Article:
PROJECT 1 – South Australia 1973 to 1977
PROJECT 2A, B & C – Any election you win is a good result and 1972 was no different for Gough Whitlam and the It’s Time campaign.
In 1972, Whitlam was backed up by a then record spending campaign organised by his new National Campaign Director Mick Young, with all the latest campaign disposables – the tight T shirts, theme tunes and show business hangers on.
It was Labor’s first truly national campaign but it still generated a relatively small swing of only 2.5 percent and the dividend in terms of seats won was patchy, with 12 seats won in the eastern states but the western states and Victoria ceding four seats to the Coalition. And we have to factor in here that in 1972 Whitlam was campaigning against Billy McMahon, who makes Mathias Cormann seem charismatic.
But in 1969, Whitlam had none of these advantages. The long serving federal ALP secretary Cyril Wyndham had been hounded out of his job a few months before and Mick Young was filling in for him, with a $50,000 budget and a shambolic, federalised campaign structure, beholden to some pretty dreadful state based factional hacks and time servers.
Despite this sort of dead weight in the saddle bag Whitlam in 1969 won a huge national swing of 7.2 percent and picked up 17 seats across the country, without losing any. He won 50.2 percent of the preferred vote across the nation and fell three seats short of victory.
It was a stunning result in the circumstances for Whitlam and this was a contest in which the World War II air force navigator Whitlam went head to head against a Coalition led by charismatic former air force fighter pilot John Gorton.
Both of these men knew what cricketing invincible and former World War II fighter pilot Keith Miller meant when asked by Michael Parkinson about the pressures of facing up to fast bowling in cricket and Miller responded with his famous larrikin quote: “pressure is a Messerschmitt up your arse, playing cricket is not”.
The downloadable PDFs below show the original research done by John Black in 1981 for the ALP’s 1983 winning election campaign strategy.
Project 2A starts with the methods used and the long run profiles of rusted on voters and volatile voters during the period 1966 to 1975.
Projects 2B and 2C cover the Labor’s outstanding 1969 campaign run by Labor’s then charismatic new Leader Gough Whitlam and the much smaller swings from 1969 to 1972, which finally installed Whitlam in power.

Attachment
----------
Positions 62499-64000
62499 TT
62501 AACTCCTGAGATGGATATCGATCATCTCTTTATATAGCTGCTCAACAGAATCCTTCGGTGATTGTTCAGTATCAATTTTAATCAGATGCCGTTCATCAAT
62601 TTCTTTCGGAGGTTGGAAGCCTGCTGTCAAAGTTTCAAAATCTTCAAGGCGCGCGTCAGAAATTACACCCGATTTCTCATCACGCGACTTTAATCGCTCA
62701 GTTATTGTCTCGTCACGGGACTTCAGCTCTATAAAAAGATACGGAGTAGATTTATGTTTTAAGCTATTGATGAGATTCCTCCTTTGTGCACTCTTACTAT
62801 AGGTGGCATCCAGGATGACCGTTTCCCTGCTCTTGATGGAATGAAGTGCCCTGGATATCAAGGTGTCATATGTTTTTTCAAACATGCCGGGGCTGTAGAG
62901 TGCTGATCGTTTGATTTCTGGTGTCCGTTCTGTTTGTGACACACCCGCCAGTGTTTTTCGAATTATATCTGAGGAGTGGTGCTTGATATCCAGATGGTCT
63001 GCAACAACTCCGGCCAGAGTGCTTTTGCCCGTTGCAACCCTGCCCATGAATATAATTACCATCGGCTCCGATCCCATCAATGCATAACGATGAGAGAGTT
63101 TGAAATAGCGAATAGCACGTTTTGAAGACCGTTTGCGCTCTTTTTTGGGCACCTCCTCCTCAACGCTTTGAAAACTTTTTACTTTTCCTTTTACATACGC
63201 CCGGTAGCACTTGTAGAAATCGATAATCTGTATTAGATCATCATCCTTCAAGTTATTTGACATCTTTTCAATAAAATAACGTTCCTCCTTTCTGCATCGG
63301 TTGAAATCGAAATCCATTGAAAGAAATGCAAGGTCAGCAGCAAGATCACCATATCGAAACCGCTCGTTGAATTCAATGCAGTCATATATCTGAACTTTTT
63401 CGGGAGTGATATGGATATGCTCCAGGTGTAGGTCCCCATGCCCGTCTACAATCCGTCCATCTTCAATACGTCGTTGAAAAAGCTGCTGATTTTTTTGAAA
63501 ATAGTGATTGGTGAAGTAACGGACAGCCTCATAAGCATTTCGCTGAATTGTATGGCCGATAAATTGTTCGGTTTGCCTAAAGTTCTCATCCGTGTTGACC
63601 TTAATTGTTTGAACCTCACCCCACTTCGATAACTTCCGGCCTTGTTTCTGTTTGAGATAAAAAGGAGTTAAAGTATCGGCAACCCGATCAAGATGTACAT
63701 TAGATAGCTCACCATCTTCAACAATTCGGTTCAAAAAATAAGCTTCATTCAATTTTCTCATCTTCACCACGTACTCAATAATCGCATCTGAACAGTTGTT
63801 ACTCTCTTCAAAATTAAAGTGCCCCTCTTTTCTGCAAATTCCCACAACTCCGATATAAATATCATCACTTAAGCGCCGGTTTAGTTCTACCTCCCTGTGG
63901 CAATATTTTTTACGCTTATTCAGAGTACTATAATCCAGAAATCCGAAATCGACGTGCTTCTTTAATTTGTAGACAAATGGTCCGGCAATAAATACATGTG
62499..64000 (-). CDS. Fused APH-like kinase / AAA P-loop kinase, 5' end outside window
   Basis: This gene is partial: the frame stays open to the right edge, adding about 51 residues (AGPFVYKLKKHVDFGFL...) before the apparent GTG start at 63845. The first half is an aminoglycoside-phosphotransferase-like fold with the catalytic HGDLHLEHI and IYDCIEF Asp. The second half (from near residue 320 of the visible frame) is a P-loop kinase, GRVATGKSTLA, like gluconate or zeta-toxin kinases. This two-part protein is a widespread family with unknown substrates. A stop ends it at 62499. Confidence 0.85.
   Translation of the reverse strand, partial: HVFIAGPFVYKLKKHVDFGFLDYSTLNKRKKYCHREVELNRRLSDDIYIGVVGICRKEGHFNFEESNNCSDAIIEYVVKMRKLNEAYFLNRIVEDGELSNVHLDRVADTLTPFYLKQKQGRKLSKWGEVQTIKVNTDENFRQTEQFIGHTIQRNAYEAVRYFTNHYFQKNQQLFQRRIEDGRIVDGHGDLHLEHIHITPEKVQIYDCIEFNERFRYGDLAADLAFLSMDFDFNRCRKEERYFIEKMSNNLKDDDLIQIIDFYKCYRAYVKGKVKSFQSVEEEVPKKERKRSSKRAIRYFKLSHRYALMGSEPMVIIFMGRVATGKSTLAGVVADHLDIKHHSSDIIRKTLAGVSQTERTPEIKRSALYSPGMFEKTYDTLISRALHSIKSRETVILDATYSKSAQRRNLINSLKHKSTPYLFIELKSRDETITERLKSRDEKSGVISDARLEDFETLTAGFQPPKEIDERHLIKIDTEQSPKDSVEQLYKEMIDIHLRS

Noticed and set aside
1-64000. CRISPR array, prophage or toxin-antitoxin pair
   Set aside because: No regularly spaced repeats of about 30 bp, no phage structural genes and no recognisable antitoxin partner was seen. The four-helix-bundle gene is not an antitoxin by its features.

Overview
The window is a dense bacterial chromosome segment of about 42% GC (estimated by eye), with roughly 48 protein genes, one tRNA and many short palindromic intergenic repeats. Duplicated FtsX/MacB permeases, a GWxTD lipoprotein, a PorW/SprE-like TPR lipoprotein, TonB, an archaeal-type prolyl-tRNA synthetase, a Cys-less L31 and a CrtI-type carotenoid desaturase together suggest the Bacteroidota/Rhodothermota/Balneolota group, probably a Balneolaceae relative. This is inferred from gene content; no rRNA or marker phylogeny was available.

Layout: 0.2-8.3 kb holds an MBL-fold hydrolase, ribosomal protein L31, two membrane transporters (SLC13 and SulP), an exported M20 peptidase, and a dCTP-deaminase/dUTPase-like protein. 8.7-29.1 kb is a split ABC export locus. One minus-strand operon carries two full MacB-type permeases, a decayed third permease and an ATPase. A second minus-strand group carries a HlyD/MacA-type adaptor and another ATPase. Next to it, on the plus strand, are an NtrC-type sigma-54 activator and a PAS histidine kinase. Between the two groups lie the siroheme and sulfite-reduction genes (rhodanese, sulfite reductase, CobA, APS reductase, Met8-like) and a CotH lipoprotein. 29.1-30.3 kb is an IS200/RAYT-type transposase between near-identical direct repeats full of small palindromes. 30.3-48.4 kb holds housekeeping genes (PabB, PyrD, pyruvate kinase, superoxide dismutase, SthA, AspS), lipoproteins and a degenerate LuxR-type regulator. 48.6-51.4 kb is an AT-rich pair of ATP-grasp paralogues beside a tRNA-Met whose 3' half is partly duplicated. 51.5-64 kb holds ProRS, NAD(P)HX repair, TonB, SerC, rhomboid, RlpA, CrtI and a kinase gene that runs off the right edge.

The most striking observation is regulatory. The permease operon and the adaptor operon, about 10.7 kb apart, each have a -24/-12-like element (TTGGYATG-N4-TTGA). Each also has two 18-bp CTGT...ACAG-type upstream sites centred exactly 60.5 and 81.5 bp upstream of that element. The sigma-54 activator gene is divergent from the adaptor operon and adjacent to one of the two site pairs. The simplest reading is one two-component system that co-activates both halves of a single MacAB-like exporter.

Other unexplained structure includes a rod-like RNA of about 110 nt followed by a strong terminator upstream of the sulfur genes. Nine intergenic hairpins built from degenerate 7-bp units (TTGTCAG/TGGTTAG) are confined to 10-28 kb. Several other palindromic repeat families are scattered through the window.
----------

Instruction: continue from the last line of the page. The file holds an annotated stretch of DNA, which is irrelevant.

PROJECT 4 – Australia : 1977-1980
PROJECT 5 – The Australian Democrats
The Australian Democrats were formed in mid 1977 under the leadership of ex-Liberal Minister Don Chipp. The party was formed primarily to provide a vehicle for the Victorian Senate Campaign of its Leader to a lesser extent to provide a power base in the Senate for the same man.
In this context the aim of the part was to win support in roughly equal proportions from both major political groupings by gaining ( Senate ) votes from the “middle ground”. In the lower house the party furthered this strategy by contesting as many seats as possible, winning votes from weakly-aligned pro and anti-labour groups, and then returning this support via a two-sided how to vote card.
No one has ever demonstrated to my satisfaction that this sort of electoral tactic in the lower house has had any net impact on the outcome in any House of Representatives seat.
Read More … Project 5 – The Australian Democrats
In 1980 Labor Leader Bill Hayden won 49.6 percent of the national Two Party Preferred (2PP) vote, but won only 40.8 percent of the seats in the House of Representatives. ALP demographic researcher John Black was then asked by Hayden to find out why this happened and what he could do about it for the 1983 scheduled election. At this time, with the economy in trouble, Labor was confident of winning a majority of the 2PP vote in 1983, but neither Hayden nor the ALP organisation were equally confident of winning a majority of seats.
This had already happened to Labor in 1969 when Gough Whitlam won a narrow majority of the 2PP vote but a minority of seats and Whitlam had to wait another three years to win enough votes to deliver his historic 1972 victory with a national campaign brilliantly targeted and sold to working families in the outer suburbs of our major cities. With the ambitious frontbencher Bob Hawke after his job, Bill Hayden knew he did not have the luxury of waiting another three years if he lost in 1983. As events transpired, Hayden did not even have this long and the leadership was snatched from him just before the 1983 election.
The marginal seat strategy devised by the ALP during the previous 12 months was however already in place, and Hawke won 60 percent of the seats in the House of Representatives with 53.2 percent of the 2PP vote. Lessons learned are quickly forgotten by Leaders who assume victory came by virtue of their own popularity and in 1984, with a populist and poorly targeted campaign, Hawke won only 55 percent of the seats with 51.8 percent of the 2PP vote. Worse was to come for Labor in 1998, when Hawke supporter Kim Beazley ran the most poorly targeted marginal seat strategy on record and won 45 percent of the seats despite recording a convincing 51 percent of the 2PP vote. Labor supporters had to wait another nine years to secure Government with a clever copy of the 1972 Whitlam campaign.
The two papers here are those prepared by John Black and used by the ALP in 1982/3 to select both key seats and key demographic groups for the 1983 election. It is a reasonably practical guide on how to win Government by maximising returns for effort among key groups in selected marginal seats.
PROJECT 6 Key Seats
PROJECT 7 Key Groups for 1983